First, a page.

Windows 10 and the future of office collaboration

23 November 2015

2 min read

UK users are adopting Windows 10 faster than its predecessors. Advanced collaboration features deserve some of the credit.

Email is a big part of every knowledge worker's day. We send and receive 2.4 million of them every second. We also text, chat, tweet, Facebook and more in the hopes of getting things done. Communication is in our work DNA.

Too often we come up short, which may be why U.S. venture investors have valued team messaging app Slack - the latest gotta-have-it productivity tool - at $2.8 billion. And yet the future of office collaboration may be hiding in plain sight, amid the 2.4 million features native to Windows 10.

Fast Adoption

Stats vary for how many machines now use Windows 10. Between 53 million and 67 million seems to be the prevailing wisdom. Other counts of operating system share find usage is soaring in the UK, where HP and Microsoft are teaming to offer a customised experience.

For example, StatCounter says that Windows 10 accounted for 8.45% of Internet usage in the UK in its first month on the market. To put that figure in perspective, Windows 8 garnered 1.17% of usage over a similar period. Windows 7 managed to grab 4.34% of UK Internet usage in its first month of release. Workers seem to like what they're getting with Windows 10.

Designed For Working Anywhere

Unlike previous versions of Windows, Windows 10 is designed specifically to adjust to how and where users work.

For example, Microsoft's new Edge browser - native in Windows 10 - allows for annotating, saving and sharing web pages directly with colleagues also using the OS.

Users can also turn on Cortana voice commands for hands-free control of the browsing experience, as well as other daily tasks such as checking email and locating files online or on hard drives.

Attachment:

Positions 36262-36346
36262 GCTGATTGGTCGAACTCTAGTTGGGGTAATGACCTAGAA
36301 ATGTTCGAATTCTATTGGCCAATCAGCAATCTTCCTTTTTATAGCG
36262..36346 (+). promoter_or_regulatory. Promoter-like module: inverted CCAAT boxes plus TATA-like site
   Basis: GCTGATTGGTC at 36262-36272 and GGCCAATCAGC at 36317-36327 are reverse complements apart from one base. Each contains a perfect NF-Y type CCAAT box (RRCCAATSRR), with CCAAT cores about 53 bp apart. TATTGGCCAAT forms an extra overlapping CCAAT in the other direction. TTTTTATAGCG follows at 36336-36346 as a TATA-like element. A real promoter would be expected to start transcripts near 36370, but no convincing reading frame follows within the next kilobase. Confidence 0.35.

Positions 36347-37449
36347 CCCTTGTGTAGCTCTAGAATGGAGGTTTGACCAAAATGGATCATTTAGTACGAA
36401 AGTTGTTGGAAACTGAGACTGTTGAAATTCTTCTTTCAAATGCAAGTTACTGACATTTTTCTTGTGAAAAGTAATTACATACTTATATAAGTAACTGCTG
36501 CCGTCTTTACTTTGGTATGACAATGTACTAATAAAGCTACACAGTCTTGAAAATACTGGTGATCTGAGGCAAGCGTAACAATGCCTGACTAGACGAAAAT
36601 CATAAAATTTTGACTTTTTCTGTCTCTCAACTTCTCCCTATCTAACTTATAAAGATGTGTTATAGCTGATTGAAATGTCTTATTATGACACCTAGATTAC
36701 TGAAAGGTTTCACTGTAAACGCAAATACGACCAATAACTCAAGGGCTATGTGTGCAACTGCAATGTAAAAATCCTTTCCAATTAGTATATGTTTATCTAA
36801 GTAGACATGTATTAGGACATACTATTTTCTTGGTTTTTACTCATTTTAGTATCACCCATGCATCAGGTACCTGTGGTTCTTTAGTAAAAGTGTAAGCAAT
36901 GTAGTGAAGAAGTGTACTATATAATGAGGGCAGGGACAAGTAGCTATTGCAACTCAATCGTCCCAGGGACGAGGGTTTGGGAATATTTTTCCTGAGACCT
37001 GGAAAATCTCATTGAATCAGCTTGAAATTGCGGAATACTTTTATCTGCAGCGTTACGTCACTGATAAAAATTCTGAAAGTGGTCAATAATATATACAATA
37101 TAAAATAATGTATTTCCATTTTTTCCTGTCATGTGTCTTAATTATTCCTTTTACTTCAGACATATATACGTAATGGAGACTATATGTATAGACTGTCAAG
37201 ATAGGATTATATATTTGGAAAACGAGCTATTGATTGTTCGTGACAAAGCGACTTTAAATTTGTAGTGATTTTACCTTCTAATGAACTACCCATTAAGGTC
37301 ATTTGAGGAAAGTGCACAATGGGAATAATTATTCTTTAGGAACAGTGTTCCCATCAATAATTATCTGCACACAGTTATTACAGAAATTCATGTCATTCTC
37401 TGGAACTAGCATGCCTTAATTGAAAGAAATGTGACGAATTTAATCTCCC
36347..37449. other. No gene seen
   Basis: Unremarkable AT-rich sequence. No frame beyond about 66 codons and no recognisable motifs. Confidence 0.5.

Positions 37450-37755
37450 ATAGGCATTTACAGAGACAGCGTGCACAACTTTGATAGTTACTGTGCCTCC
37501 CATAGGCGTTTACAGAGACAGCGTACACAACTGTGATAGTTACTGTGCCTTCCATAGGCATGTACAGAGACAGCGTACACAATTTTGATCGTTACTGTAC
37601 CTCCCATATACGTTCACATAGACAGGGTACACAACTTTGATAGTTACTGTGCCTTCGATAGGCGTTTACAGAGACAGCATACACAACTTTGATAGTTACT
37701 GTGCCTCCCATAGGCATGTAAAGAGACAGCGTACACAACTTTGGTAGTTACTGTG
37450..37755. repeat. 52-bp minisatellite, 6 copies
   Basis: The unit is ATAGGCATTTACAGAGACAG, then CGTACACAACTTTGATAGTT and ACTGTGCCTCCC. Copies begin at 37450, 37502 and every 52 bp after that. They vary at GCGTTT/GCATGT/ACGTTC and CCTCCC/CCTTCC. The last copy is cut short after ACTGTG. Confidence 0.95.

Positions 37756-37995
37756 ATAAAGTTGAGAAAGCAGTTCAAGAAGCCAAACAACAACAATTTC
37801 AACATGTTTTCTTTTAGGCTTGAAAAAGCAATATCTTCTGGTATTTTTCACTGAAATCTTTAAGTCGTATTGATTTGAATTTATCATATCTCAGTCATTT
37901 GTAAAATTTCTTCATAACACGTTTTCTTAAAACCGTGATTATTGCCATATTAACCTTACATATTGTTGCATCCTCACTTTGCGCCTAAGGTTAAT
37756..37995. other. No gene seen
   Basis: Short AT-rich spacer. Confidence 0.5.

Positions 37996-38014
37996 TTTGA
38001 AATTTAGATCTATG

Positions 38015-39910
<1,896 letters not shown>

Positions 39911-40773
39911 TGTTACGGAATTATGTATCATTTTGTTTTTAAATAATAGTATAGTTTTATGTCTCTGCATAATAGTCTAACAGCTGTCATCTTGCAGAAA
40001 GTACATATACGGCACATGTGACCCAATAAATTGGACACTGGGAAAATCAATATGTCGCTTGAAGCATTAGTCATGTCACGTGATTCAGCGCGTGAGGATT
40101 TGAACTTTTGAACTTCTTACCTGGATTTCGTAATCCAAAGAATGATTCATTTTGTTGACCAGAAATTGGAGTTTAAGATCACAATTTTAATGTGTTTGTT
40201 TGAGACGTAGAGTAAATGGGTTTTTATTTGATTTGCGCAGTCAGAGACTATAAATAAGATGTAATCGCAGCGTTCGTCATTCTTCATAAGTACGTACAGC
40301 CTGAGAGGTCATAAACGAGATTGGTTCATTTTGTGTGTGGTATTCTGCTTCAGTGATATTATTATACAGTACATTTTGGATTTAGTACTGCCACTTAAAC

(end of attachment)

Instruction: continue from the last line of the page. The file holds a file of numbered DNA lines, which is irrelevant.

Employees who work while commuting or in the field will appreciate the Contiuum2 feature that means tablets can display a PC interface when docked into a keyboard, and flip back into touch-friendly mode when not. Windows 10 apps adjust to the device they're being used on too, while tablets as well as notebooks can connect over ultra-fast WiGig internet to keyboards, monitors and mice, eschewing cables for a clutter-free desktop anywhere.

For those interested in a more futuristic computing experience, Windows 10 also supports holographic imaging via Microsoft HoloLens visor. Put it on for a meeting and attendees from Dublin to Dubai could appear as if they're in the same room.

Load all that on optimised hardware, such as HP's EliteBook Folio 1020, and you have the makings of a go-anywhere, do-anything, collaborate-with-all productivity suite.

That's a crucial mix, especially in the UK where research from Virgin Media Business finds that 48% of workers could perform their job remotely. A related stud found that allowing British office workers to tackle tasks from a home office or coffee shop could reduce economic costs by £1.7 billion.

Windows 10 isn't the only key to collecting those savings, of course. But with adoption rising at rates far faster than predecessors it's a good bet most UK workers will be relying on the OS to collaborate and get work done - whenever they can and wherever they may be.

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